MELBOURNE, AUSTRALIA—Just after midnight on 14 July, three female activists clad in white HAZMAT suits and wielding motorized grass trimmers broke into an agricultural test plot near the capital, Canberra, operated by CSIRO, Australia's preeminent research organization. They damaged hundreds of genetically modified (GM) wheat plants, brazenly photographing themselves in the act.
Greenpeace later claimed responsibility. In a news release titled "A mum takes action against GM wheat," the organization states that the vandalism "follows the revelation" that CSIRO "is conducting the world's first human feeding trials of GM wheat, without adequate safety testing."
The vandalism caught CSIRO off-guard. "We never expected this type of activity," says CSIRO plant industry chief Jeremy Burdon. "This may have cost us a year of research and several hundred thousand dollars." The activists damaged GM wheat plants that CSIRO has been developing over the past 13 years with the Australian Grains Research and Development Corp. and the French company Limagrain. One variety boosts yields; another more efficiently metabolizes nitrogen; a third triples levels of amylose, a starch that doesn't spike blood sugar levels. "These are all to do with food security, sustainability, and health—all the high-level issues that consumers are concerned about," says Bruce Lee, director of CSIRO Food Futures.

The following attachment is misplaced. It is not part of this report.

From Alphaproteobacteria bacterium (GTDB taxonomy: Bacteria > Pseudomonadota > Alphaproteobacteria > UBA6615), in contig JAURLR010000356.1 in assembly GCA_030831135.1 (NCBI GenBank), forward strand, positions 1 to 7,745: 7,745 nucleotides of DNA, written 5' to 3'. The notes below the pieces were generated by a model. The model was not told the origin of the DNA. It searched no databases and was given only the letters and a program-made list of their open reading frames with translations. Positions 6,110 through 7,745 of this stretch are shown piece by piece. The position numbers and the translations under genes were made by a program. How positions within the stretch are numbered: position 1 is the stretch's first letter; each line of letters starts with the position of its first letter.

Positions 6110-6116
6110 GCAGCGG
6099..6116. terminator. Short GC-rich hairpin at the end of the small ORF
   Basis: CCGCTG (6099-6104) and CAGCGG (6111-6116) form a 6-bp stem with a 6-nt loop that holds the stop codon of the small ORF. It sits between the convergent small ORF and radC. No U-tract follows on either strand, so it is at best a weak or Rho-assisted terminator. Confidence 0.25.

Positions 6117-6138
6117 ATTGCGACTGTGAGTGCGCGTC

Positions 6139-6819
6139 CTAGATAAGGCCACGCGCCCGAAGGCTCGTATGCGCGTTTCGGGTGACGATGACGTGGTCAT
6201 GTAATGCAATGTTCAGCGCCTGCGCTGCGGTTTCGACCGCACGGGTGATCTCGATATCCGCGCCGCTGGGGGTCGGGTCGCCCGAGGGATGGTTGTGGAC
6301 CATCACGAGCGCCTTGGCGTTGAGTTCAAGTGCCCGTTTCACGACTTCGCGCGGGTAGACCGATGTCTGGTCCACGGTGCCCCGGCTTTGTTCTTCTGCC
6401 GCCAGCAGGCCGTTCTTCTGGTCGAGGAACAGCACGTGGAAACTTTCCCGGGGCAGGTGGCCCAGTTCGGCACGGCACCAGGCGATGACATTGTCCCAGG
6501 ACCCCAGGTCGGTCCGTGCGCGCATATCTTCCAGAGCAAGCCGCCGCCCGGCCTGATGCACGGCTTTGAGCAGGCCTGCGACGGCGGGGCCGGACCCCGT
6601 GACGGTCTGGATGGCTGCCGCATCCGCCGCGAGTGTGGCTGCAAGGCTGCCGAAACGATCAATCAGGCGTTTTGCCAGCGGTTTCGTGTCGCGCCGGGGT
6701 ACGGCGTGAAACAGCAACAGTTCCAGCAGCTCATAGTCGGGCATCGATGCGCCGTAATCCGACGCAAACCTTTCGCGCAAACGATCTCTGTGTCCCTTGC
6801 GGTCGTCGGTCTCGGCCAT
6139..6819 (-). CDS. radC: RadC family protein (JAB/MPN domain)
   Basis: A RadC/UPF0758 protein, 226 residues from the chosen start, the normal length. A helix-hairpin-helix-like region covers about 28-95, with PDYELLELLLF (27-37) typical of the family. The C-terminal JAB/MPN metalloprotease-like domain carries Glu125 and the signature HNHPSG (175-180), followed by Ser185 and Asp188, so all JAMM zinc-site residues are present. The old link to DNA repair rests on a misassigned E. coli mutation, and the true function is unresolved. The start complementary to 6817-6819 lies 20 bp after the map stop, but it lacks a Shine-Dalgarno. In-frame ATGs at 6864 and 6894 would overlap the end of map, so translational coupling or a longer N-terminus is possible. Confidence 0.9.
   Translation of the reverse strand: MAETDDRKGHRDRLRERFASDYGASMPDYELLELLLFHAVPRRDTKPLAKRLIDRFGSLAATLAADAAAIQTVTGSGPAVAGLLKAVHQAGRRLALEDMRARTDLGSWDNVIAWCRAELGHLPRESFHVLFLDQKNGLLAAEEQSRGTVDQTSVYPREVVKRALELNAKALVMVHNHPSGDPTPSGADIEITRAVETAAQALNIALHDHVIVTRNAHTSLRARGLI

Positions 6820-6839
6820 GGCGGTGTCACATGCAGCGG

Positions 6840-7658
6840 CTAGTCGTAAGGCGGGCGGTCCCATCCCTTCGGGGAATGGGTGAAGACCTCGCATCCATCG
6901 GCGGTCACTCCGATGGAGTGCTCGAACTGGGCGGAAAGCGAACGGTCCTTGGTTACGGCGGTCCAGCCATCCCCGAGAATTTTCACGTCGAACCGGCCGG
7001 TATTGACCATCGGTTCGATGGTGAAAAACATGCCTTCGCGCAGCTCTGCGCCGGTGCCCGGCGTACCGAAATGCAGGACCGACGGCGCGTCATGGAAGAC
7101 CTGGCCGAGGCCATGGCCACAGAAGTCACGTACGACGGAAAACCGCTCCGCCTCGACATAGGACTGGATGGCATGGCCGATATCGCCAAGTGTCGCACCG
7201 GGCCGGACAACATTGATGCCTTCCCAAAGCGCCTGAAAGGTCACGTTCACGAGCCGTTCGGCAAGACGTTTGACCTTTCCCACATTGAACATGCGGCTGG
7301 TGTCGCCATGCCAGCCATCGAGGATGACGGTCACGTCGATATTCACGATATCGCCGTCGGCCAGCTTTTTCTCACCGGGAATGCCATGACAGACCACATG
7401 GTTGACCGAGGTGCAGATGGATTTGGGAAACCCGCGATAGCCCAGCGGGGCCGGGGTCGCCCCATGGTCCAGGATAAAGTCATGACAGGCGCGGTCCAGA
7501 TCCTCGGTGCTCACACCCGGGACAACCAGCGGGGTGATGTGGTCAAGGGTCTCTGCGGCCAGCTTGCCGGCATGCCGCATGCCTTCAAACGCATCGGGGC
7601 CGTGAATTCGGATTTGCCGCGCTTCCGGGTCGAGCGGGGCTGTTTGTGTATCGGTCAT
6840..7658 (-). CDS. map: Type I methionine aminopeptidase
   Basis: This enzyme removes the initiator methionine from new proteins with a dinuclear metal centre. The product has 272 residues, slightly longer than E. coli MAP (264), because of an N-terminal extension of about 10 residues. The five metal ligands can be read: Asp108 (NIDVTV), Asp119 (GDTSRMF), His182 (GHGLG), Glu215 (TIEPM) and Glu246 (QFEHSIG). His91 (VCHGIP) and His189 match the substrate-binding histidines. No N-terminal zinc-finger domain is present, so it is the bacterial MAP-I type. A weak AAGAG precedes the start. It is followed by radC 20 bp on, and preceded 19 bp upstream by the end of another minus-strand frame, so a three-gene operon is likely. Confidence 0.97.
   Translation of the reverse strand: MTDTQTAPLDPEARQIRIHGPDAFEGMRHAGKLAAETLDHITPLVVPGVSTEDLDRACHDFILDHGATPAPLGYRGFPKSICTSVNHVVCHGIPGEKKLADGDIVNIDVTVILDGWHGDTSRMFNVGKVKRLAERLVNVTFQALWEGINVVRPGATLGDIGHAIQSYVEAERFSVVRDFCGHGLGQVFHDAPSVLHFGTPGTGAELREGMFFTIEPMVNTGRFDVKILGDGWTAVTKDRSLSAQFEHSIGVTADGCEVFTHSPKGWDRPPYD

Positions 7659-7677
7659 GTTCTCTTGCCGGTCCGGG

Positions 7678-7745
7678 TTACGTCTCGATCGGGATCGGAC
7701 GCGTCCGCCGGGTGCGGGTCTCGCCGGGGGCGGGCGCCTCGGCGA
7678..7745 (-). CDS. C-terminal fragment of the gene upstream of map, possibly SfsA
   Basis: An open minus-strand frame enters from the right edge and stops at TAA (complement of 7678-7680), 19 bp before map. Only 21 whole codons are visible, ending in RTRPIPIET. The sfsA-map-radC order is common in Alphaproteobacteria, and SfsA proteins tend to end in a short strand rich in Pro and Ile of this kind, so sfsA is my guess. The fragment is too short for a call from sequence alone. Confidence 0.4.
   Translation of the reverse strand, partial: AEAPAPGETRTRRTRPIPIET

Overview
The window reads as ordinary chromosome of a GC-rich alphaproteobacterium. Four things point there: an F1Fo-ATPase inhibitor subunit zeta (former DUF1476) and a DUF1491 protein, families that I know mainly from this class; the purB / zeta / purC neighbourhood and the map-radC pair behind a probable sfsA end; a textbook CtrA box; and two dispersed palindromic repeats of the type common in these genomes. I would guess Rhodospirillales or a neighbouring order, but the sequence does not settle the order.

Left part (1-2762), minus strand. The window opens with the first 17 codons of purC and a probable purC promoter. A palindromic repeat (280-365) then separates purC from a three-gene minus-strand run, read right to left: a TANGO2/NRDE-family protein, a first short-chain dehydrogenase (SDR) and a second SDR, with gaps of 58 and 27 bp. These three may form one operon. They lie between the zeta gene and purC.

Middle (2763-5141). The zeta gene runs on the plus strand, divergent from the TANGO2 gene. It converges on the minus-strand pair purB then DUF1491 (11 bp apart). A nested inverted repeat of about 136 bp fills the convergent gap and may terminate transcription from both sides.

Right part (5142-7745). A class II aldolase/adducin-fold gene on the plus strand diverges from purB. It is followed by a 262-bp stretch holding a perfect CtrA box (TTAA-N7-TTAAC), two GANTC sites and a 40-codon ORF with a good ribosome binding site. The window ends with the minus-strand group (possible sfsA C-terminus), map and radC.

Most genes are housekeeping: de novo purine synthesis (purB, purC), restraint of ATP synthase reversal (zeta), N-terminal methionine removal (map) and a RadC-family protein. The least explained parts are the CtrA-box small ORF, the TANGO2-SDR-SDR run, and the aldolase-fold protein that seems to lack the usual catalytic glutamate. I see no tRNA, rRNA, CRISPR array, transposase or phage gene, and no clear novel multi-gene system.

The high amylose wheat has been tested in rats; results from a pig trial in 2010 are being prepared for publication. Two years ago, the Office of the Gene Technology Regulator granted CSIRO permission to test the variety in a short-term trial in a small number of volunteers. An ethics committee approved the trial in 2010. If the experiment goes ahead, it would indeed be the world's first human trial of GM wheat, Lee says. However, he notes, "We still have various regulatory hurdles to cross before this wheat would reach the human market."
The vandalism follows an open letter on 27 June to CSIRO Chief Executive Megan Clark, in which eight scientists and doctors criticize the proposed human trial. One signatory, neurobiologist David Schubert of the Salk Institute for Biological Studies in San Diego, California, is distancing himself from the Greenpeace attack. "The attack is totally unjustified; this is not the way you deal these issues," he told ScienceInsider.
*An earlier version of this article referred incorrectly to high amylase wheat; it should have been high amylose wheat.